On the way to Bordeaux, quick stop in Paris for the first time. Did a walk around at night with my friend, Bob. Starting at the Place du Trocadero, shot the Eiffel Tower at dusk and then moved closer down the steps, trying a bunch of vantage points. At the base of the Tower, near the ticket entrance, I went horizontal to try a different perspective. Was one of my favorites from the night. Simple B&W in Camera Raw or Lightroom.
I was pleased to discover that the May/June edition of the Canadian publication, Service Truck, featured 16 of my images in a double truck ( a pair of facing pages in a magazine) article written by Dan Anderson for their column Spec My Truck. The idea for the article began over a year ago when I met the editor at the ConExpo trade show in Germany and pitched the idea of the article to him. While this regular column normally features an individual and describes how they have customized their service truck to fit their specific job, Dan interviewed the head of product support and wrote about how a company approaches customizing their entire fleet to meet the tasks required to service cranes. The editor requested a lot of images with specific vehicle details and it was fun spending a few hours with several fleet vehicles to come up with a fresh approach to capturing the story.
Excited to see one of my images from ConExpo be selected for the cover of the April issue of American Crane and Transport.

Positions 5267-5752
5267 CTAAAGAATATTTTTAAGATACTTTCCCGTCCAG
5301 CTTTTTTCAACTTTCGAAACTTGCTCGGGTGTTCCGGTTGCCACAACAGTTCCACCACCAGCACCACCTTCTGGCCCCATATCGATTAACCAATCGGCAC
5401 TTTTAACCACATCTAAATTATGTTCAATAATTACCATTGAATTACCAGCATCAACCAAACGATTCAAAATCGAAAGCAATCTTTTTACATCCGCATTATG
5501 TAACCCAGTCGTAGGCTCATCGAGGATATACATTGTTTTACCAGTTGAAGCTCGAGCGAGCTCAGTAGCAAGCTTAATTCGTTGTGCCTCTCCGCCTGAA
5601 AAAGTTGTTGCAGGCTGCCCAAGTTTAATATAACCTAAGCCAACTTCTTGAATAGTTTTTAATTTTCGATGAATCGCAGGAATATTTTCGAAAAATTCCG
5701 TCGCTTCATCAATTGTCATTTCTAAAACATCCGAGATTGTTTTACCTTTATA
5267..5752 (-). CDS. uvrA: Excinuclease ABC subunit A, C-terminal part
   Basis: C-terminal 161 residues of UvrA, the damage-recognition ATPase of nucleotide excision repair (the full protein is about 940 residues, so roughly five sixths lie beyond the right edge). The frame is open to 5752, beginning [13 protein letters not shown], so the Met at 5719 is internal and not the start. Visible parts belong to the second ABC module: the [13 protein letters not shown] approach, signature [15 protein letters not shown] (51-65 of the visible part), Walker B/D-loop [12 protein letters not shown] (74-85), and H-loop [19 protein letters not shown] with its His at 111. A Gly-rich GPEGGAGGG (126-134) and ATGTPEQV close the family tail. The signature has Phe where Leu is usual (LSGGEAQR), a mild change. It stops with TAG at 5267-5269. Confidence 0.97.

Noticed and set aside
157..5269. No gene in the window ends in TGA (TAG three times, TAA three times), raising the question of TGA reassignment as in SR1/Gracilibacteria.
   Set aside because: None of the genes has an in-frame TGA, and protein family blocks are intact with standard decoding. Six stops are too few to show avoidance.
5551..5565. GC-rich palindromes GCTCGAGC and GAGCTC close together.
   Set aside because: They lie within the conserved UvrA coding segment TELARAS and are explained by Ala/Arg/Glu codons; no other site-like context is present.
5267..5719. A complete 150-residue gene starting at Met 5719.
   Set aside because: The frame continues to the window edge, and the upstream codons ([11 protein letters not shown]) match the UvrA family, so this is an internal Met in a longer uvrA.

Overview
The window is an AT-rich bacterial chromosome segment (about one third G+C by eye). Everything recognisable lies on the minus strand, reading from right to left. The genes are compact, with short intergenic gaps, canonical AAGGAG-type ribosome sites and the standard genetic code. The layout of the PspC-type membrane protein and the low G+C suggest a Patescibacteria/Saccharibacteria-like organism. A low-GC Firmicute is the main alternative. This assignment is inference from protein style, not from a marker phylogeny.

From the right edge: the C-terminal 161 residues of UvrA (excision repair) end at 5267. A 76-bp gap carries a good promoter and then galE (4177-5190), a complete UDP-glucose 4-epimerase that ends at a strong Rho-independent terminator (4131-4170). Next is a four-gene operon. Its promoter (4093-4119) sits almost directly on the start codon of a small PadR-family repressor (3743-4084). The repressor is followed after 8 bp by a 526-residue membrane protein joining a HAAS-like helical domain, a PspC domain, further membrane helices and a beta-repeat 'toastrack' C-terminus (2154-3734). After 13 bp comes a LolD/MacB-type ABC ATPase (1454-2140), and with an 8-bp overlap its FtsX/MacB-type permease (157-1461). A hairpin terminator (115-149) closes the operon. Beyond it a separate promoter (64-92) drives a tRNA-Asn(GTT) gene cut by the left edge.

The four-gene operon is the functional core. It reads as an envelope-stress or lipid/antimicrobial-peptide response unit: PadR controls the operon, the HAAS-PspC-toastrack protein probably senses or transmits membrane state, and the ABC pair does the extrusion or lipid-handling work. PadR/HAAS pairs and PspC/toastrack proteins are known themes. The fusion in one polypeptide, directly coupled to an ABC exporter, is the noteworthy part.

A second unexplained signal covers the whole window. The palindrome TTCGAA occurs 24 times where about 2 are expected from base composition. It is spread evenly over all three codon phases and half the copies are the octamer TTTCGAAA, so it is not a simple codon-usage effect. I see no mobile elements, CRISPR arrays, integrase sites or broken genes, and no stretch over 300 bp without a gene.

ConExpo is the largest construction equipment show in North America and occurs in Las Vegas every three years.
Here is link to the magazine: American Cranes and Transport
Morale of this story is be ready. Shooting with the Df and an 80-400mm during a round of golf in Western Florida, I came over a knoll to this wood stork. Camera was all set to go, so it was a straight forward click. Critters near golf courses are used to people so they tend to stay put. The fact that he had just caught breakfast was also occupying his attention….
During my recent trip to the Northern Yellowstone area around Gardiner, MT there were plenty of opportunities for photographing a wide variety of wildlife. And plenty of opportunities to get close-ups via Nikon’s great 600mm or go a bit wider with Nikon’s 300mm or 24mm-70MM. In telling the story, maybe these two images highlight the contrast between the two approaches.
I could have titled this “Confessions of a Former Eyeball Shooter” but that might not have looked too good in Google Searches. There is nothing wrong with a close-up or “eyeball shot” but if you’re in the middle of the winter wonderland of Lamar Valley in Yellowstone can you really show that if all you see is that critter’s face. So working with my friend Moose, and looking back over old files, I see myself going wider to tell the story.